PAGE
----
2004 was not a banner year for the Colorado Rockies but it could have been, with some luck and a few minor moves.
The 2004 Colorado Rockies are not a team that anyone wanted to write home about. They finished the season in fourth place in the NL West with a record of 68-94, as only the Arizona Diamondbacks (three years removed from defeating the three-peat champion New York Yankees in the 2001 World Series) with a record of 51-111.
The Rockies offense was pretty good (100 OPS+ excluding pitchers hitting) but their main problem was their atrocious pitching staff. Their 5.54 ERA was dead last in both the National League and all of baseball by more than a third of a run (the Reds were next worst in baseball with a 5.19 ERA). The starting pitching got better after the All-Star break but they really couldn’t get much worse as they had an ERA of 6.16 in the first half.
The bullpen got worse as the season went along but for the season overall, the blame of bad pitching was equally shared as the starter’s had an ERA of 5.54 and the relievers had a 5.53 ERA.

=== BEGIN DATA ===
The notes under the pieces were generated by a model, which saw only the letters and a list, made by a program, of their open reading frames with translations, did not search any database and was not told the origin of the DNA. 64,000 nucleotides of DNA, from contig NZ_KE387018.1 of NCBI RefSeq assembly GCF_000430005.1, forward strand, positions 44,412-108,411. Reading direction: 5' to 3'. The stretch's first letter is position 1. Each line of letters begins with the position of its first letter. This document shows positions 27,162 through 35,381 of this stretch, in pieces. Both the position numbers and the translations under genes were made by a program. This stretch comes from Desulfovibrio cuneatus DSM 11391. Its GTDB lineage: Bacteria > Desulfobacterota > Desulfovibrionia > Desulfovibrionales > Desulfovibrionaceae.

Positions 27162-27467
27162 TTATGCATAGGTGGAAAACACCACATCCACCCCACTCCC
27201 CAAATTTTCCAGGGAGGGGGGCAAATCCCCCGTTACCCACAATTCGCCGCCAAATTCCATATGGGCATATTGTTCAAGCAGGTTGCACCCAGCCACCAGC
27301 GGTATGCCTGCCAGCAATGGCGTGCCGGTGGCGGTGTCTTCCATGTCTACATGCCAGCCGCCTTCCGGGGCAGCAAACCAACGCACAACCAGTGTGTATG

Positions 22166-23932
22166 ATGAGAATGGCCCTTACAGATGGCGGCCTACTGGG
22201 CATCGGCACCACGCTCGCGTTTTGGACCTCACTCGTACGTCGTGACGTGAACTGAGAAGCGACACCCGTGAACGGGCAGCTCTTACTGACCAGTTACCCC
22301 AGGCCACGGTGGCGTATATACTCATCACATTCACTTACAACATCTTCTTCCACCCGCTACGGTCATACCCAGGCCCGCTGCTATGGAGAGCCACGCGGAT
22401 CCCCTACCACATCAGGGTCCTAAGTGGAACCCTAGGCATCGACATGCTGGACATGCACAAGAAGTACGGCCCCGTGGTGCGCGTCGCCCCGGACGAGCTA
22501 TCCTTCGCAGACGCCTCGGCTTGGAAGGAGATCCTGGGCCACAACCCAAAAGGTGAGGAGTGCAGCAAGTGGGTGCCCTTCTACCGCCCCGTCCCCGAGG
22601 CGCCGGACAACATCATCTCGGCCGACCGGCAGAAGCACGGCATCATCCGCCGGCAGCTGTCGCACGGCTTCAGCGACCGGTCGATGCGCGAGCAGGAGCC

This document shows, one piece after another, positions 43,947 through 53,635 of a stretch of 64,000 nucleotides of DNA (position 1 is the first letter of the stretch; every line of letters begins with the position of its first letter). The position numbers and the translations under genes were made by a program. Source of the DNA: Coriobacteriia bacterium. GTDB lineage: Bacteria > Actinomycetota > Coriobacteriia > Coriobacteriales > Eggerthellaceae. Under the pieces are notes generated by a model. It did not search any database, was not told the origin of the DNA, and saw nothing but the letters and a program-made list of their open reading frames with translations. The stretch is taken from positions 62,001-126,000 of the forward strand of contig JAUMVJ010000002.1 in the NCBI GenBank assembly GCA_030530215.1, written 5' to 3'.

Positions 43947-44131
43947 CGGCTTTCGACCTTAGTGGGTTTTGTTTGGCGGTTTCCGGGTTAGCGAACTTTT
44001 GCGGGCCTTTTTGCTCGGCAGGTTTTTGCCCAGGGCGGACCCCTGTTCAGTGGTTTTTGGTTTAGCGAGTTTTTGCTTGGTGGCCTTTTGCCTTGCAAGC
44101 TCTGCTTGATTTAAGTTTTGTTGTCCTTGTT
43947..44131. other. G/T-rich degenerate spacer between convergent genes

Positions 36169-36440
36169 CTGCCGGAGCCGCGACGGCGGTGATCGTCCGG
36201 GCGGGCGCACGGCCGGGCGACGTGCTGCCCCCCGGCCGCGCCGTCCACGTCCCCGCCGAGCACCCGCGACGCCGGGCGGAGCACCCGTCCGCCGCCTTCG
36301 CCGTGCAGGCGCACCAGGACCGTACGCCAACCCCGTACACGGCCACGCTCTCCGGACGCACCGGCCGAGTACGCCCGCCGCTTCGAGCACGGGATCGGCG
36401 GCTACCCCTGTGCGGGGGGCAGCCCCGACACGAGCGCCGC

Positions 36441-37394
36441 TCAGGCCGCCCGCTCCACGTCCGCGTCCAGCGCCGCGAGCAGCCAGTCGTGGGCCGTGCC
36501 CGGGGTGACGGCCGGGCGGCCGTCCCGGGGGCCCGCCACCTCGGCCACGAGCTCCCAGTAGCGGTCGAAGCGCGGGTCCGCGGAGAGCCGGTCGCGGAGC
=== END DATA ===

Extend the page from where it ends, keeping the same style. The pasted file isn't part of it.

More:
However, entering the season, the Rockies did make some moves that were meant to improve the team. They signed outfielder Jeromy Burnitz, shortstop Royce Clayton, starting pitcher Shawn Estes, reliever Jeff Fassero, catcher Todd Greene via free agency, and traded for their 2005 Opening Day starter Joe Kennedy in a three-team deal with the Tampa Bay Devil Rays and Toronto Blue Jays.
But two of the biggest signings of that offseason were the signings of two players that were integral to the Rockies teams of the 1990s: reliever Steve Reed and third baseman Vinny Castilla. And that theme, along with some help of not having injuries, and a few minor trades would have helped the Rockies win it all in 2004.